According to research from Northwestern University, over a recent five-year period, one CVI program prevented close to 400 shootings. The study contrasted neighborhoods with and without comparable CVI projects to areas where one project was active.

The study's principal investigator, Andrew Papachristos, says there are still many important issues that remain unresolved, such as how the overall ebb and flow of crime rates affects how often people are murdered. Even though there seems to be a decrease in murders in some neighborhoods, carjackings, muggings, and crime on the city's public transportation system remain stubbornly high.

He claims that while these programs frequently succeed, they occasionally fail. "But we still don't know what makes them work and what makes them not work. ".

But CVI has one significant public policy advantage in addition to the lower crime rates: it avoids the contentious discussions about policing and gun control in America, which might make it more politically acceptable.

It has received support from US President Joe Biden. Along with the billions in Covid relief funds available for such initiatives, the US Justice Department last year made a $100 million promise to CVI groups.

Large donations have also been made by private foundations and regional authorities.

But recent acts of violence have illustrated how challenging progress can be.

So far this year, there have been fewer murders overall. Chicago Police recently released a statement in which they specifically praised the work of employees who "spent time connecting with the city's young people".

However, when the city's new mayor, Brandon Johnson, pledged $2.15 million in funding and 30 peacekeepers over the recent Memorial Day weekend, that attempt was unsuccessful. One of the bloodiest Memorial Day weekends in the city in a long time, there were over 50 shootings and 11 fatalities.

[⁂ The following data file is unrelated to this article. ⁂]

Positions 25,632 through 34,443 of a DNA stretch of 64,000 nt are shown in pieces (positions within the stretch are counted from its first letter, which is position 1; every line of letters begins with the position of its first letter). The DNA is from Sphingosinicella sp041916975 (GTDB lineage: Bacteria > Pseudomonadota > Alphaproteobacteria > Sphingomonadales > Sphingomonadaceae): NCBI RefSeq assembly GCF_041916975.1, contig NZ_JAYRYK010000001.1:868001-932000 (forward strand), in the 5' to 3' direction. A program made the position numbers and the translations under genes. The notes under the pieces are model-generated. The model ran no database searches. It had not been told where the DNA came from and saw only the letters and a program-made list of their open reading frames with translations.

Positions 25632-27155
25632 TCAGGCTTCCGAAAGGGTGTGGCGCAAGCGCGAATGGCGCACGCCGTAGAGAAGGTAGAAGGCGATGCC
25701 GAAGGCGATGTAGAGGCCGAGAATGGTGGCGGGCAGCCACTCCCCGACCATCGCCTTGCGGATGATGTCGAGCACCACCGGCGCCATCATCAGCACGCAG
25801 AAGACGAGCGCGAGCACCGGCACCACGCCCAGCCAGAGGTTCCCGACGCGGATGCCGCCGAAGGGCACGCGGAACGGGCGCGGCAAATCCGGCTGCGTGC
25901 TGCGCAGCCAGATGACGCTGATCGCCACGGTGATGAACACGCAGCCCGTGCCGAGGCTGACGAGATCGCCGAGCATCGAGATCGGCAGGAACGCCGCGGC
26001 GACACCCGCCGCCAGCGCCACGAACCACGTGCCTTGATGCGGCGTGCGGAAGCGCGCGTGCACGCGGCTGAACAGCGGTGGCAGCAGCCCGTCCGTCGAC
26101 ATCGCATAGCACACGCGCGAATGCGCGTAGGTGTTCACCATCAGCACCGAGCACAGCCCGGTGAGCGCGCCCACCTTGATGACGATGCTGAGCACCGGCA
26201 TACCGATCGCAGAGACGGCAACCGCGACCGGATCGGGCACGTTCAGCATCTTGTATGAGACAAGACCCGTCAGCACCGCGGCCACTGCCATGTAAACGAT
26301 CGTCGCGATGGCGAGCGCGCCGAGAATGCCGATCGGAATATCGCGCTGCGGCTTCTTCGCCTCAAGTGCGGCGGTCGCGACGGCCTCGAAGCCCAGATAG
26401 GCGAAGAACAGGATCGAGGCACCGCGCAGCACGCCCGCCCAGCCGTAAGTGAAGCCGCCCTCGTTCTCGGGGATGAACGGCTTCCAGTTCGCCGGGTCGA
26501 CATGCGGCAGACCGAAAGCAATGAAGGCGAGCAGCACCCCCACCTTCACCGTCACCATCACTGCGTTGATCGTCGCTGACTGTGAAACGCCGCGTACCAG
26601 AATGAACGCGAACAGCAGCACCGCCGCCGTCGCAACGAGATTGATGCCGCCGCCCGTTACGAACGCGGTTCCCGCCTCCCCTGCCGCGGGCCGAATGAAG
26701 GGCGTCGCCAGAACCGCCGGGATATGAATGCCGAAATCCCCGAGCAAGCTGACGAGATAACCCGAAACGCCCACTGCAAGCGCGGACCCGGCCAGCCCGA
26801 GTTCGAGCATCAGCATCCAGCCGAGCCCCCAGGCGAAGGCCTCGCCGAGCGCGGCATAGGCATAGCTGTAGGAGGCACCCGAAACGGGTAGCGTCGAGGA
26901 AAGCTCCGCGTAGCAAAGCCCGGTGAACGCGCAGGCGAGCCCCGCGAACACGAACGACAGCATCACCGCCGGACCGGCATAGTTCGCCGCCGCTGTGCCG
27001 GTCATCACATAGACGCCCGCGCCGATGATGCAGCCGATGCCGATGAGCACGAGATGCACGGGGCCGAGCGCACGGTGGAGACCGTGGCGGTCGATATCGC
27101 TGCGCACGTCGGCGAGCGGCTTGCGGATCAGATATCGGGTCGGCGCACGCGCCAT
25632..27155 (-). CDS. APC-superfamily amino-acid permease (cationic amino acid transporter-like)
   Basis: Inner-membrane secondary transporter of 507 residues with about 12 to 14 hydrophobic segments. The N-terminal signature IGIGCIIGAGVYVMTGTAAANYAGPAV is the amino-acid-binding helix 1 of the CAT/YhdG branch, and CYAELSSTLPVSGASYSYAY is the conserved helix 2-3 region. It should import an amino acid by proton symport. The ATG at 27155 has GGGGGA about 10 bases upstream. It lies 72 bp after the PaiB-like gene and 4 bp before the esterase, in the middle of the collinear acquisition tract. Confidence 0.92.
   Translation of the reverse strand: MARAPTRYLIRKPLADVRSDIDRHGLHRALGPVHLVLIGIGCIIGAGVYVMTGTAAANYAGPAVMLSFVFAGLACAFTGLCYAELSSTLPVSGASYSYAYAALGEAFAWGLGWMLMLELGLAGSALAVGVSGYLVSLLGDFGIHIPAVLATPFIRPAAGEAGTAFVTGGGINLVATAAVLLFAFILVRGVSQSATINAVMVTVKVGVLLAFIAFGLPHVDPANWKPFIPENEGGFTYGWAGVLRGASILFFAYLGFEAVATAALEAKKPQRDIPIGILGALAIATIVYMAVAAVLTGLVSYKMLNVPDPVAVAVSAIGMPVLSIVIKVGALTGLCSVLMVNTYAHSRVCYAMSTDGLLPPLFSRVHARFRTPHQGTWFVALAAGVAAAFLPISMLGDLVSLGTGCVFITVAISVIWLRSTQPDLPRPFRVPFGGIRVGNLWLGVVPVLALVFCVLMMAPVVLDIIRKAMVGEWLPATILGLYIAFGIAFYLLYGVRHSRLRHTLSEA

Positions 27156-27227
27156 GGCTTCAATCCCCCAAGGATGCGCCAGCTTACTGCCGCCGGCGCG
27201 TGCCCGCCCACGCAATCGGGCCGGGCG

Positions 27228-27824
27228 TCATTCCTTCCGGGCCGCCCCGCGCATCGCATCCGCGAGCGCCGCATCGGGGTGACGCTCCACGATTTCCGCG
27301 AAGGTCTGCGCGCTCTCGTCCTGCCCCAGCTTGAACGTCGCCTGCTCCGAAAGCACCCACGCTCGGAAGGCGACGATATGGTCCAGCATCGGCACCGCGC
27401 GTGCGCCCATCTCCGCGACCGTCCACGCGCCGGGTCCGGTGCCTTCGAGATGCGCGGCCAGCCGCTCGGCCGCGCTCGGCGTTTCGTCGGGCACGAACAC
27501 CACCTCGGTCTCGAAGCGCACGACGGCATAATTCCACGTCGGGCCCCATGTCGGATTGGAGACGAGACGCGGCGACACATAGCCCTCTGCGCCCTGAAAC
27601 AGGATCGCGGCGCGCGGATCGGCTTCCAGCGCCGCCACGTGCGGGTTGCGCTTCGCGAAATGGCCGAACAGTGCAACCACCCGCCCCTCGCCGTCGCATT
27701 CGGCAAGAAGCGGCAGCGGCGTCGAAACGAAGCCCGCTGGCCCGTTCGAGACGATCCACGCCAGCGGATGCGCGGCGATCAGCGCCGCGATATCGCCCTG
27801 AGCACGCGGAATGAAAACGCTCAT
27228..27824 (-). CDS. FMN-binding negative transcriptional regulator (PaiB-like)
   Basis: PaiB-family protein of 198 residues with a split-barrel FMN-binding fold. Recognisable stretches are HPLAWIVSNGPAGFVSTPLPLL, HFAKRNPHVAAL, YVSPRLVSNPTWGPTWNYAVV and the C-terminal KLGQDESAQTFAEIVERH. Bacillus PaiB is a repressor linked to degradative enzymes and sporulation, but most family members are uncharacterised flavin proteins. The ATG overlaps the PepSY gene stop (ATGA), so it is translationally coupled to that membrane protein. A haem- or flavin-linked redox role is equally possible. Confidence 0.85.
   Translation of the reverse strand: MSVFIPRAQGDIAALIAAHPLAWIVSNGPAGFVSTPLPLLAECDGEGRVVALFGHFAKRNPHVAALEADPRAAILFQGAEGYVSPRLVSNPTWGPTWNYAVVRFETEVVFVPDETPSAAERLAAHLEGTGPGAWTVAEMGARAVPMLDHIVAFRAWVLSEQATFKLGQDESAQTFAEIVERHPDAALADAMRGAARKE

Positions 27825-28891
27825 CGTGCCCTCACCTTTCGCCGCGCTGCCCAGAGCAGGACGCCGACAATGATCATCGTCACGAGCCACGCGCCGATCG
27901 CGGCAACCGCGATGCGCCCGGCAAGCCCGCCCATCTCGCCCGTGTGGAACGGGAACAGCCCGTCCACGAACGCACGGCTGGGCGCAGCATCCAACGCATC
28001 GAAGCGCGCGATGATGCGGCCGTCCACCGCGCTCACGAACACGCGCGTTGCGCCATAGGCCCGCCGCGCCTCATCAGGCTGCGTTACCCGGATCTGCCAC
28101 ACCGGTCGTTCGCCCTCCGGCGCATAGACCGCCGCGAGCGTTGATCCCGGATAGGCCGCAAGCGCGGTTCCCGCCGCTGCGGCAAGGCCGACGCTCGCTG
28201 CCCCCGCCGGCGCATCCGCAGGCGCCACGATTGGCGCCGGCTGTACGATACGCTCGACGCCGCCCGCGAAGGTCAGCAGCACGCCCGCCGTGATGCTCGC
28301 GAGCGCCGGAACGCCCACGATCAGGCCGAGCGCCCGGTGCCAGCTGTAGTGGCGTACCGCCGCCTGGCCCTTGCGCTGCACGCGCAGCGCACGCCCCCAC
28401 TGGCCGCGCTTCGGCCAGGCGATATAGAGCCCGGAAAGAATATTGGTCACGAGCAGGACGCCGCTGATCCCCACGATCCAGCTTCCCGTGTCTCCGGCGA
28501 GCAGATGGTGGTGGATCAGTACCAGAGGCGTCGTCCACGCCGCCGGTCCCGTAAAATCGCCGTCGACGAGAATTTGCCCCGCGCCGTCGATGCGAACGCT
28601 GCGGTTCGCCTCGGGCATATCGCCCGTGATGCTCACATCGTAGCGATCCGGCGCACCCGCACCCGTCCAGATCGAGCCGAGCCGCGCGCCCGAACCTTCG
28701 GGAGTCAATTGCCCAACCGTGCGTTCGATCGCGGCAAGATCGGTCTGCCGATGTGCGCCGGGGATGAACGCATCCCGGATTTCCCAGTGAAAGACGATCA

That raises a significant issue: Will public officials and for-profit organizations continue to support community initiatives even if crime rates rise once more, or will CVI follow a long list of other crime-prevention trends?

Chicago Mayor Brandon Johnson has pledged support for CVI programs
The mayor of Chicago, Brandon Johnson, has vowed to support CVI initiatives.

Experts and outreach personnel currently have another rarity in recent years: a glimmer of hope. According to Tim Smith, he is attempting to uphold the tenuous peace in his neighborhood.

Before going out and using violence, he says, "Youth feel a lot more comfortable coming to us.". "We're spreading the word and letting people know there's a place they can feel safe and someone they can just talk to. ".

The truce he negotiated earlier this year, he claims, is just the tip of his work because he is aware of the enormous challenges that lie ahead.

One of his participants landing a job, he says, is what comes to mind when he thinks of a real success story. "Getting people to put down their firearms? That's just another day, where hopefully I avert a shooting or a jail sentence," the man said.

. "